Maybe this "agricultural" classification needs to be challenged.
I wonder how the classification is defined and measured? I wonder if the School District is fighting the legality of this classification enough?
First, is the "agricultural" classification itself a valid, reasonable, non-discriminatory, and accurately ascertainable classification?
Second, does the SRVSD really meet that standard?
Is the State going by "zoning" designations?
I see a lot of open-space ridge land and park property around (often due to environmental requirements). Is that what is costing us to receive less school monies?
I don't see much farmland, but do see some ranch land. Is that what is "agricultural"....and is causing us to receive less educational funds?
How much are we losing each year?
Maybe it would be economically beneficial to us to actually pay the private ranchers NOT to ranch.....or to disallow the tenant ranching on public properties, and thereby change the use and thereby the classification of the land to something non-agricultural.
Maybe the School District should put more effort into fighting this issue--of having SRVSD receive less funds--by attacking the elements of payment schedule itself on legal and factual bases.
Posted by dave, a member of the San Ramon Valley High School community, on May 10, 2011 at 5:21 pm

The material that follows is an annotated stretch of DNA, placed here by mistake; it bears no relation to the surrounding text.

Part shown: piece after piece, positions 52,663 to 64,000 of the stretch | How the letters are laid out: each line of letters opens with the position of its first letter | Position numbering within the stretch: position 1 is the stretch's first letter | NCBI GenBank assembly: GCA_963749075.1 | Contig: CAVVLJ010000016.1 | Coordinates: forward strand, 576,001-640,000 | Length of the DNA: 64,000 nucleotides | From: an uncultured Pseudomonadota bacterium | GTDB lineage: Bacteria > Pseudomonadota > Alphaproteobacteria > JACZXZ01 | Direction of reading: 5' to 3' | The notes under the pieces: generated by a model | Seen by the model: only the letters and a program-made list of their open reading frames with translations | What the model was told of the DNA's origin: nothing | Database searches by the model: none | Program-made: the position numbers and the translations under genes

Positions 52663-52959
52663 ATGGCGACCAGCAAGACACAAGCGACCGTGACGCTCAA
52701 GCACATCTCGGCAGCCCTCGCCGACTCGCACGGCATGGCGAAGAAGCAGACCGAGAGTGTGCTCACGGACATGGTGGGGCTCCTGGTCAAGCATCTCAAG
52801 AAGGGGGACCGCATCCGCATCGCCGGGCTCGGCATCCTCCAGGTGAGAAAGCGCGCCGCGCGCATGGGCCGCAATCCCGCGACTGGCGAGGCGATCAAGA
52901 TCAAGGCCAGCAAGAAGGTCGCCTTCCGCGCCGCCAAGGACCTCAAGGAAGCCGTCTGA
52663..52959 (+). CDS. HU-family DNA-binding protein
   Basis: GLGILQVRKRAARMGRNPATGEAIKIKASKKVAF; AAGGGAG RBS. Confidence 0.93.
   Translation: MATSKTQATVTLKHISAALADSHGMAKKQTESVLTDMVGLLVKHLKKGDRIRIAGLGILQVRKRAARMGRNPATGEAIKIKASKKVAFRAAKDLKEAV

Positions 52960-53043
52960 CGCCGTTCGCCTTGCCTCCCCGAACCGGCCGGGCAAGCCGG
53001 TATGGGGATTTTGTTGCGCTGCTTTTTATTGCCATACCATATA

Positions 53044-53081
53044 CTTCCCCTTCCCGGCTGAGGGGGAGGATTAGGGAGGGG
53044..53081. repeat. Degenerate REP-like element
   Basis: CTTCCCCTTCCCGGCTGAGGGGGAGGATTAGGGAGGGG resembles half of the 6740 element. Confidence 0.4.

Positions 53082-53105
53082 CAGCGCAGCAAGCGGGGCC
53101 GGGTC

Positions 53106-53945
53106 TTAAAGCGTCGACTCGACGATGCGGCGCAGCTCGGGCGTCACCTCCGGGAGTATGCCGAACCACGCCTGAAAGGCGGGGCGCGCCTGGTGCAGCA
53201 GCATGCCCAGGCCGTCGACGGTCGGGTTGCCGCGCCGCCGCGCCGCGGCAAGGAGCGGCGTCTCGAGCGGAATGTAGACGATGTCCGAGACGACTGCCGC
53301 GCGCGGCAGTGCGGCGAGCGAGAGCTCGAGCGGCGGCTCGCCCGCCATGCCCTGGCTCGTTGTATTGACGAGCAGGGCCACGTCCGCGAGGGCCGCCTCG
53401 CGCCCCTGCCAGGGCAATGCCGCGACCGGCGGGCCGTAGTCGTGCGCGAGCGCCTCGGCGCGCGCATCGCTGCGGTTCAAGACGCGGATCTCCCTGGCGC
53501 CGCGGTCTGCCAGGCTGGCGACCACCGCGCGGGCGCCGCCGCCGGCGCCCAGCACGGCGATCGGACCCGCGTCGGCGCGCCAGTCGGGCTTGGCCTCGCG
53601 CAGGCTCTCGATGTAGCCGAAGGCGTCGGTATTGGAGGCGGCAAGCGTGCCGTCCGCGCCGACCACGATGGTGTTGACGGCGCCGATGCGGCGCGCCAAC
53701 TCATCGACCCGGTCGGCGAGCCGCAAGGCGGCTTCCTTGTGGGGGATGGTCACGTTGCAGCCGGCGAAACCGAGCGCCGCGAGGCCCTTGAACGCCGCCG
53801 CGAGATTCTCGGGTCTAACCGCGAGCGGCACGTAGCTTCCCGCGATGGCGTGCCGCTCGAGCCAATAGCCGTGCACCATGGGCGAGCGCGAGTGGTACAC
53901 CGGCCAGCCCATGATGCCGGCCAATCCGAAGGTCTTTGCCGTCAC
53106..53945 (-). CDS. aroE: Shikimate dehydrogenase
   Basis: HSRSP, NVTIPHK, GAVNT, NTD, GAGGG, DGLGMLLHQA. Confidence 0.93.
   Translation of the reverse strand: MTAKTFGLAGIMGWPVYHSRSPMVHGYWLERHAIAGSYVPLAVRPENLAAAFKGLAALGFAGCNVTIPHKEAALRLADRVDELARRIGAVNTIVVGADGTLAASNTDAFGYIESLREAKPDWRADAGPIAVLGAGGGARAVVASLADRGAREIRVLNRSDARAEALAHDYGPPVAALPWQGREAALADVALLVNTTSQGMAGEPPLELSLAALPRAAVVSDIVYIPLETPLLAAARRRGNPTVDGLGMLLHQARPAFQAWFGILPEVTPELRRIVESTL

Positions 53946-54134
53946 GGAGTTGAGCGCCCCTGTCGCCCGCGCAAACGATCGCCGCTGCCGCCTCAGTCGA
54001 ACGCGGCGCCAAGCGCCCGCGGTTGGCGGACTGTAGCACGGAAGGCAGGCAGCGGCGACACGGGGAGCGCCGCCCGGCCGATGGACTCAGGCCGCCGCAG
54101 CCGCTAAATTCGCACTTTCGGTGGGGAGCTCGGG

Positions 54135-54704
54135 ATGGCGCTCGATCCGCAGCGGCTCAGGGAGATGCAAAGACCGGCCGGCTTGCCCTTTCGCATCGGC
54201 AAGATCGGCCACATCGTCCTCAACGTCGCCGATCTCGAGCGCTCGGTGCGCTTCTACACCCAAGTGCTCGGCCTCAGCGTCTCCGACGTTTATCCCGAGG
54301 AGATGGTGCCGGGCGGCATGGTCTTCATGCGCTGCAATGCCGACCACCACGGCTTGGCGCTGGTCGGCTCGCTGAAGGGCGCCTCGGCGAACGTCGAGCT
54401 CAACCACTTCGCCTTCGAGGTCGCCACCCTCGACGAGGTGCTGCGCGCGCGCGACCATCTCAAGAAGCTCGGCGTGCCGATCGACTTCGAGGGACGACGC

now we're talking "state of emergency." the funding referred to above dates back to formulas from the 1970's- interestingly not prop 13.
what has joan buchanan done to ameliorate this?
this disproportionate funding schedule has been in place almost 40 years. citizens of this valley pay more and get less. for years, orinda and lafayette schools were considered "better" partly because they received more per pupil spending. the donating generosity of srvusd citizens continues to help "level the playing" field for valley students.
Posted by Mke, a resident of the Danville neighborhood, on May 10, 2011 at 10:17 pm
Hey Tea Party folks. The educational system out here is what keeps your property values high. What keeps the educational system first rate is the teaching staff. Destroy the teaching staff and you are destroying, not only the future of the United States, but your property values. Said another way, you are cutting off your nose to spite your face. At a time when citizens need to support the educational system, they are using it as a punching bag. China and India are producing ten times more technical and scientific graduates as we are. Meanwhile, the tax payers are enjoying great delight in destroying their educational system under the guise of lower taxes. If this destruction of our educational system succeeds, it will usher in the decline of our nation.
The future lies with the nations that can give their populations the best opportunities to get an education. We need to ensure that the United States in among those nations.
By the way, elementary, middle school, high school and college instructors in the United States earn far less than their peers in other advanced nations.
Posted by psmacintosh, a resident of the Danville neighborhood, on May 11, 2011 at 9:59 am
Throwing MORE MONEY at the educational problem has NOT WORKED in the past (for so many years).